I was there early and of course, most if not all of the indoor horses were taken, so I went to the outside pastures to take my pick (the deal is, if you have an inside horse, you have to clean stalls, but if you have an outside one, you must catch it every day). The lovely dark bay who caught my fancy (and I guess I caught his as well, he stayed close to me a lot of the time) was already claimed, so I turned to a pair of palomino mares, neither of which I could tell apart. Mystique or Taffy? They were both Quarter horses, about 3 years old, both belonging to the University, but darn if I could only differentiate them by saying “One LOOKS darker,” that being dubious in itself. The one I chose turned out to be Mystique who, thankfully, catches well and knows how to lead. Unfortunately, she’s spoiled and bossy, as well as untrained to work from the right side. She’d lead and longe fine, as well as “whoa” from the near side (that’s “left” to the non-horsey people), but anything from the right side and she’d run me over or just not go anywhere. Took an hour or so and some help from the prof, but after that, she longes well from either side. Next goal is to teach her to go in either direction upon signal.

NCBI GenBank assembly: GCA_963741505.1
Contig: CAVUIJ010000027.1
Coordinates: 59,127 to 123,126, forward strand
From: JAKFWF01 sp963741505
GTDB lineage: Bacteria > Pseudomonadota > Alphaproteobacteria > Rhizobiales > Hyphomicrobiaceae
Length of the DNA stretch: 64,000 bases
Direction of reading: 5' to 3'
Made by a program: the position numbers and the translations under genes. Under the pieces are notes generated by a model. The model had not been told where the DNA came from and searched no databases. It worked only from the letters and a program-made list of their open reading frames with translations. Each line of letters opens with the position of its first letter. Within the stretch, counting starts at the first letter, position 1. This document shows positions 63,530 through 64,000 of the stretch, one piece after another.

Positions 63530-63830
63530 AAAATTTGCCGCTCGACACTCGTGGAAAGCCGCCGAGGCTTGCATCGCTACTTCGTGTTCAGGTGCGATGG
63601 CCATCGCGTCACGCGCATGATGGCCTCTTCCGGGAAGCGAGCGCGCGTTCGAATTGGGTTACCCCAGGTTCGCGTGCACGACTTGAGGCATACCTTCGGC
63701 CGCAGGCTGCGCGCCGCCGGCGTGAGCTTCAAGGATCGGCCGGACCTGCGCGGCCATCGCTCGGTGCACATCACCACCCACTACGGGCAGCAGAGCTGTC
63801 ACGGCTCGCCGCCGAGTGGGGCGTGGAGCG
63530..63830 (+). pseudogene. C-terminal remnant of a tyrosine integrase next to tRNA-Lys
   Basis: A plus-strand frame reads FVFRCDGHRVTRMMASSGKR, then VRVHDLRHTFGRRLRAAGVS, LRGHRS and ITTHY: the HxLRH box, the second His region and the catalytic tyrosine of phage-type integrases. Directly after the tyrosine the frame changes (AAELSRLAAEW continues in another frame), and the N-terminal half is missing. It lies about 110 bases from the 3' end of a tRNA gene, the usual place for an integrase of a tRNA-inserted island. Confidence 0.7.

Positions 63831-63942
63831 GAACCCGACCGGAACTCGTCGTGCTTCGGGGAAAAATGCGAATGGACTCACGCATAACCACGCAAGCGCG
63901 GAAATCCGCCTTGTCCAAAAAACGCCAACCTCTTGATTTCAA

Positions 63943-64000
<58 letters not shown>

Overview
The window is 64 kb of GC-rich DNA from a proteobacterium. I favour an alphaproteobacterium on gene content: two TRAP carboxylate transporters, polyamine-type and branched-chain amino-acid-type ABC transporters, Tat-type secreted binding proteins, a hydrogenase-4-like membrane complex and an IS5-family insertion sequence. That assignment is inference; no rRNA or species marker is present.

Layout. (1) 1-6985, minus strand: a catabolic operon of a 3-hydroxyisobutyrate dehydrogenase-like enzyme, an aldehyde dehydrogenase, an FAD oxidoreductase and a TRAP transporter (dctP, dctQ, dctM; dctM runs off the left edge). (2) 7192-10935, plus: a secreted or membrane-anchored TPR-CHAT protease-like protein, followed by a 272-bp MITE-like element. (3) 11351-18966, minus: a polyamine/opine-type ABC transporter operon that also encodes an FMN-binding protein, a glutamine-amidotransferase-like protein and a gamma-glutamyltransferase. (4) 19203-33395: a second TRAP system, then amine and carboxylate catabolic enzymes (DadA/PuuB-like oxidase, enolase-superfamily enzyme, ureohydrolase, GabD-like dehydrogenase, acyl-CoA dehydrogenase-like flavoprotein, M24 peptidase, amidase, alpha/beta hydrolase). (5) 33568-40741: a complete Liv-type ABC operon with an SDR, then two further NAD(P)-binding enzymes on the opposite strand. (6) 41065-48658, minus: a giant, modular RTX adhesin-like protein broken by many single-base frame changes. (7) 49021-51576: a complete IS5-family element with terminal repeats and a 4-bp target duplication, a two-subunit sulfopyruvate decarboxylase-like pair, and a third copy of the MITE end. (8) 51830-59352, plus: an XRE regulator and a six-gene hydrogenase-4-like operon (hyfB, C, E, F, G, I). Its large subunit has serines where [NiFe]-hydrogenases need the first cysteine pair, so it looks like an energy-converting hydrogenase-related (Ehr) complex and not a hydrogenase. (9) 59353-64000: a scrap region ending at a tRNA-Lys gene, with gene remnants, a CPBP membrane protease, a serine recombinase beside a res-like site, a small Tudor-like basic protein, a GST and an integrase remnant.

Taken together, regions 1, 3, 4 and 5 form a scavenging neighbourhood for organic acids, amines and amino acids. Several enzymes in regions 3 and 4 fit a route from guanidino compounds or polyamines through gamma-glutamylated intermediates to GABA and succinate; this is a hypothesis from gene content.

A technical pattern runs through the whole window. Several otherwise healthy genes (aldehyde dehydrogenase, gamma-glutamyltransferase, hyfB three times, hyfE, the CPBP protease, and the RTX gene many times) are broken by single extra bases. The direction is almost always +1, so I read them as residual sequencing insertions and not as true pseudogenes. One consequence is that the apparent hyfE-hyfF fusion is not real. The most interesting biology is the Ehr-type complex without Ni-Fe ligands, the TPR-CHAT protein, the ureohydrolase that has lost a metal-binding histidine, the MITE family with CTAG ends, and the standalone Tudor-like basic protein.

The rope halter isn’t unlike a prong collar…it’s the horse’s non-bit version of power steering when it comes to basic groundwork. Because of the knots on the noseband, it’s easier for the horse to feel a bump to the side and the thin construction makes for a bit more pressure on the poll. If the horse misbehaves (changes direction without permission, crowds, becomes gate-sour as Mystique did MORE than once, etc), we have 3 seconds, no more no less, to administer an appropriate punishment and redirection. And we don’t skimp on punishment, honestly: everyone talks about how to not take any flak from a toy dog as if it’s a huge Rott…here, we have no leeway. It’s either one good correction or a spoiled half-ton animal running all over you, literally. Gives a new meaning to making a correction “motivational”! I know that horses have their levels of punishment just as dogs do, but with dogs we have a little more leeway and control. Plus, we only have 50 days…not that that isn’t enough time, but it means getting the message across the right way the first time.
Which is honestly what I’d wish people would just do to all animals, as well as themselves and with others